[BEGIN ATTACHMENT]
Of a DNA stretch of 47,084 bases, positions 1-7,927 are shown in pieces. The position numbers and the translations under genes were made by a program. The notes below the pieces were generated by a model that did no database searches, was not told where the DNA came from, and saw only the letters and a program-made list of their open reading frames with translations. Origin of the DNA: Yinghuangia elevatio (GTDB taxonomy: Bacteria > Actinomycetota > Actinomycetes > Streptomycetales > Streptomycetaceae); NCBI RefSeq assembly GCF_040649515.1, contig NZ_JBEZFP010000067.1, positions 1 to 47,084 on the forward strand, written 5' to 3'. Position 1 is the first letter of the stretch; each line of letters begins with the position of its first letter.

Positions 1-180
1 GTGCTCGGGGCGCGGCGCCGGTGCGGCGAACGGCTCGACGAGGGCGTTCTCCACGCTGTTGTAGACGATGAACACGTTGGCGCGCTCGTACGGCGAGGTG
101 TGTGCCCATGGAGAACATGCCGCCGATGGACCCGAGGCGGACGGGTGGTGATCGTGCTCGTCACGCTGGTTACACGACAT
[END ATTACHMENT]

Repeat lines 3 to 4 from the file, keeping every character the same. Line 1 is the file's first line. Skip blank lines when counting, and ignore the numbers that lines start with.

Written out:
1 GTGCTCGGGGCGCGGCGCCGGTGCGGCGAACGGCTCGACGAGGGCGTTCTCCACGCTGTTGTAGACGATGAACACGTTGGCGCGCTCGTACGGCGAGGTG
101 TGTGCCCATGGAGAACATGCCGCCGATGGACCCGAGGCGGACGGGTGGTGATCGTGCTCGTCACGCTGGTTACACGACAT